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Shiner, Henry


Age: 21, credited to Montgomery, VT; Bakersfield, VT
Unit(s): 13th VT INF, 8th VT INF
Service: enl 9/11/62, m/i 10/10/62, Pvt, Co. G, 13th VT INF, m/o 7/21/63; enl 4/3/65, m/i 4/3/65, Pvt, Co. F, 8th VT INF, m/o 6/28/65

See Legend for expansion of abbreviations


Birth: 1841, Fairfield, VT
Death: 05/26/1905

Burial: Village Cemetery, Montgomery, VT
Marker/Plot: Not recorded
Gravestone researcher/photographer: Denis & Karen Jaquish
Findagrave Memorial #: 0
(There may be a Findagrave Memorial, but we have not recorded it)


Alias?: None noted
Pension?: Not found
Portrait?: Unknown
College?: Not Found
Veterans Home?: Not Found
(If there are state digraphs above, this soldier spent some time in a state or national soldiers' home in that state after the war)

Remarks: 13th Vt. History off-site


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Village Cemetery, Montgomery, VT

Check the cemetery for location/directions and other veterans who may be buried there.


HENRY SHINER was born in Montgomery, Vt., in 1841, and was by occupation a farm hand and common laborer. Volunteered in September and joined Company G of the 13th Regiment Vt. Vols. He like most of French descent, made good soldiers. He was good-natured, well disposed and reliable. There is no doubt but what there was good reasons for. the camp rumor that he was passionately fond of fricassee chicken and of course Henry bought quite often a chicken or two from natives in the neighborhood of our camp. It is said Captain Williams and Lieut. Albert Clarke never investigated from whence the chickens and eggs came that so often appeared on their mess table. They satisfied their epicurean appetites and said not a word. The mere fact that Henry was of French descent removed all suspicion from him, though feathers were often seen in his tent, no dressed poultry ever found beneath his cotton tent he called home. He was a jovial, well-behaved soldier boy, made no trouble but plenty of fun. Camping and marching and outdoor life was his delight and declared he would like to see one good, big fight before he went home to Montgomery. He was in the line of march for seven long days and in the hottest battle of the war and secured his share of glory at Gettysburg. He was gratified and on return never tired of relating the gallant conduct of Company G boys in capturing cannon and General Pickett's brave soldiers. From best information Comrade Shiner died some years ago.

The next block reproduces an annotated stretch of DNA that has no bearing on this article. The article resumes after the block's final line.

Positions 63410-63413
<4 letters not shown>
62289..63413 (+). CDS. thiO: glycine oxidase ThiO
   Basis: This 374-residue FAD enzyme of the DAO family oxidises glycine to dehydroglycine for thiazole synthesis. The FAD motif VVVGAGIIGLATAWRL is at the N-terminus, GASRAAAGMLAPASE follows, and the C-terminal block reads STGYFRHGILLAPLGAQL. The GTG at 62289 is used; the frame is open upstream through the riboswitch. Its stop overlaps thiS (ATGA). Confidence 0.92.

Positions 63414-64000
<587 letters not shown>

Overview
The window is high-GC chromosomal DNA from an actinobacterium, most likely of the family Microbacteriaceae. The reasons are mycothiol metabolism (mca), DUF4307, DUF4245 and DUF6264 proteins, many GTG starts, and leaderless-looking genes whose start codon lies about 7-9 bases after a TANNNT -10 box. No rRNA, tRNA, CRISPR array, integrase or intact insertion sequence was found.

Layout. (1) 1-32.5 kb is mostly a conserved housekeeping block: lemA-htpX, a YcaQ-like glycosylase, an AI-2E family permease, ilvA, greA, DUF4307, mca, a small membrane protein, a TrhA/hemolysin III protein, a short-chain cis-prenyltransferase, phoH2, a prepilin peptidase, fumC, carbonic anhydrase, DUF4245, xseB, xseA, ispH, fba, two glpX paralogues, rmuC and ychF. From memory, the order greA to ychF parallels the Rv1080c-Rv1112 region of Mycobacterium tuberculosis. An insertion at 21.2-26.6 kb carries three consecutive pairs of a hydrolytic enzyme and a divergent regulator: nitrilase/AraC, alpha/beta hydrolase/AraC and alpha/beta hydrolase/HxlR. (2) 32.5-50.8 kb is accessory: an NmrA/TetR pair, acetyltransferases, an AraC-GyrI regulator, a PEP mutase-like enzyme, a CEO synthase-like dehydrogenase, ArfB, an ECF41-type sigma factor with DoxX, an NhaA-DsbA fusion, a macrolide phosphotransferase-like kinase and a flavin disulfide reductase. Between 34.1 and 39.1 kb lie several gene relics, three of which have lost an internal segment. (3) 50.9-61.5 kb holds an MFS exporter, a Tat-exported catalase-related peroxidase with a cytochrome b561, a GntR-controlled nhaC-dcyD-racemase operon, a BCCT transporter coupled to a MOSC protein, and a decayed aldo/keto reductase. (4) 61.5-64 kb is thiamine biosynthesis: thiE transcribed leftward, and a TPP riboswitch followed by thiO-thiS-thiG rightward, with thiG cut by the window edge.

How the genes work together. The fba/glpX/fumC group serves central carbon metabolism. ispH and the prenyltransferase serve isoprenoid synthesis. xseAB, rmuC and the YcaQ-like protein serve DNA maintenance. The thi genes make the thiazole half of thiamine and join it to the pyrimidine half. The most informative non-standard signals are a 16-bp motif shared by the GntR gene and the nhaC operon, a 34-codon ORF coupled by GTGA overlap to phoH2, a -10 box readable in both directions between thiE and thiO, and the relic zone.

Source: Sturtevant's Pictorial History, Thirteenth Regiment, Vermont Volunteers, War of 1861-1865, p. 645


Montgomery Center

Henry Shiner died the 26th of consumption.

Source: Richford Journal and Gazette, May 28, 1905.

Mrs. Mary Shina, as the widow of Henry Shina, who died May 26, 1885, has been granted a pension in her husband's then uncompleted claim and gets some $900 arrears.

Source: St. Albans Weekly Messenger, February 26, 1886.
Courtesy of Tom Boudreau.